Your best bet is to try searching on the website of other partner programs to see if you find an available award. I gave it a shot on Virgin Atlantic’s website, where in theory you could score a Delta business class transcon seat for just 22,500 miles one-way if there’s space. But not a single nonstop seat came up anywhere on the calendar…
As a result of a last-minute schedule change, I ended up booking this flight only a few days out from departure, which meant there were only three open seats left. I selected seat 5A, assuming based on my research that it was a standard window seat. That turned out to be not quite correct — more on that in a moment.
At JFK’s Terminal 4, transcon business-class passengers are able to access the joint Delta/Virgin Atlantic premium check-in area, which features a small sitting area and designated Sky Priority agents.
There were quite a few passengers in line for the priority check-in desk, but there were also ample agents to handle us all. As a result, it only took about 10 minutes to complete the check-in process.
Boarding pass in hand, I proceeded to the Delta Sky Club on the B concourse of Terminal 4. Domestic premium-class passengers normally don’t get access to Delta lounges, but the airline provides access to business class passengers on its premium Delta One transcontinental routes, such as nonstop flights between JFK and Los Angeles or San Francisco.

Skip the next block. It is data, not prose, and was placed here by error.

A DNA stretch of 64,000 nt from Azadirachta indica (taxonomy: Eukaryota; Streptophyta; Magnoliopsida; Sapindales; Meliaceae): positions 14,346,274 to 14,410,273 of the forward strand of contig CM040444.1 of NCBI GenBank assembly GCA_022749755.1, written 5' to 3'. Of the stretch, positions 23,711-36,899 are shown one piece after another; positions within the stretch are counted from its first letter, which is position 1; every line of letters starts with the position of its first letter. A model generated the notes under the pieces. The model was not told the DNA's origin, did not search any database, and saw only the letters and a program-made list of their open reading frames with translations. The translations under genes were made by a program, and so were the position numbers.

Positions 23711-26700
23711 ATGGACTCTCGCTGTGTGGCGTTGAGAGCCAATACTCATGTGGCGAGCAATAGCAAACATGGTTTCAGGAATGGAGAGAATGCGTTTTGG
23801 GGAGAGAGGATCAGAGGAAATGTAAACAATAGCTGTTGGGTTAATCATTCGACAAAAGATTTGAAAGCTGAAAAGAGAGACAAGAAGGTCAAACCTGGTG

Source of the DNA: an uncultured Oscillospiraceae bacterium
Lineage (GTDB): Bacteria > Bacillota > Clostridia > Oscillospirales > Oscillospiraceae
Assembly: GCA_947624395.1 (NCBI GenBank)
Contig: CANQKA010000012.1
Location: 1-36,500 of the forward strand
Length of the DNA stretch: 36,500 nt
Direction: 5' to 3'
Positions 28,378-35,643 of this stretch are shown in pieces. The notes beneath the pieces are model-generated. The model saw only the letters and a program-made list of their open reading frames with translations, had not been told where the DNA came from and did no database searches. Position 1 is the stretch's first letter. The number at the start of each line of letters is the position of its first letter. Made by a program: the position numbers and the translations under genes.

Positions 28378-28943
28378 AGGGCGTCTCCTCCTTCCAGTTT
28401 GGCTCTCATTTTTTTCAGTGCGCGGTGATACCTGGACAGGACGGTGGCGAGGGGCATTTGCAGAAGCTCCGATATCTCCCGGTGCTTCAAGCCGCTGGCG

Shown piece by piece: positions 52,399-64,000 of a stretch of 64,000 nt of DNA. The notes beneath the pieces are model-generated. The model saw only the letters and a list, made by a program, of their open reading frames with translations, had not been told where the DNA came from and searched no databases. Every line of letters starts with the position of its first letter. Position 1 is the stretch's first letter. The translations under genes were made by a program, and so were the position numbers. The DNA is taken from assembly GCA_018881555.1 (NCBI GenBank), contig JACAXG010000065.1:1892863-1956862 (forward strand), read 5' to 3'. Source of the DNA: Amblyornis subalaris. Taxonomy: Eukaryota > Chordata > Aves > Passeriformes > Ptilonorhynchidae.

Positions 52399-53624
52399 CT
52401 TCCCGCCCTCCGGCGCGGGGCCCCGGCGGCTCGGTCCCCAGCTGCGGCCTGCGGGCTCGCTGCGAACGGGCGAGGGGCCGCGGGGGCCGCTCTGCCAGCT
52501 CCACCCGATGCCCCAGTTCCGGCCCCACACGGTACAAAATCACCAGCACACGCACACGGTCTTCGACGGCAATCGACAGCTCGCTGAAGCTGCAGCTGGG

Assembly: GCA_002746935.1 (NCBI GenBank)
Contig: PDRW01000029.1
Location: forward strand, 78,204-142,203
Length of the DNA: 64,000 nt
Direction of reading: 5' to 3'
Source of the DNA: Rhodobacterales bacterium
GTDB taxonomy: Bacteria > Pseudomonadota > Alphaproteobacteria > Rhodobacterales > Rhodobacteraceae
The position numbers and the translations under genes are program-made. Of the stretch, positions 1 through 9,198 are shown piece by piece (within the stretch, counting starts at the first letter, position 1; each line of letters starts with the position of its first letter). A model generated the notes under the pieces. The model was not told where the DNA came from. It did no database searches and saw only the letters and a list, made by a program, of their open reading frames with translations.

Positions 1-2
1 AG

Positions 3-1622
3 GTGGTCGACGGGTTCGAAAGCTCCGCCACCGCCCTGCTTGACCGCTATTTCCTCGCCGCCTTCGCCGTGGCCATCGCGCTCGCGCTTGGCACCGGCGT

The Delta Sky Club at Terminal 4, renovated in 2013, is one of the biggest lounges in the Delta network. But it was still quite crowded, with only a few seats available here and there across every room of the club.
I could only find a seat without a table and had to wait about 10 minutes to get served at the bar. Also, one of my favorite features of this lounge — the exterior Sky Deck — was closed for the winter weather.
Since this is a “flagship” Sky Club, the food options are somewhat better than the average Delta lounge. They include several hot offerings, such as a main course of roast chicken with white wine, mushroom and sage cream sauce.
Along with a daily soup option (beef chili during my visit), there’s also a wild rice pilaf and a fall harvest pasta, all of which are served buffet-style.
In addition to the hot foot options, you’ll find a salad bar-type collection of vegetables, hard-boiled eggs and cheeses, along with bite-sized cookies and brownies. This Sky Club also offers a rotating set of specials — on the night I was there, the lounge had brought out spaghetti and meatballs.
All of the hot food options were surprisingly decent. Obviously nothing like a Michelin-starred restaurant, but reasonably good for airport lounge food. The chicken was moist and tasty, while the spaghetti and meatballs stuck to the ribs (though the sauce could have had a bit more kick).
In the end, this is certainly a better-than-average airport lounge — there were more choices than you’d see at most standard Sky Clubs and the food isn’t bad. But the Delta lounge experience simply doesn’t come close to what American Airlines is providing its premium transcontinental passengers at its Flagship Lounge over in JFK’s Terminal 8. As a result, it’s a solid but not groundbreaking lounge experience.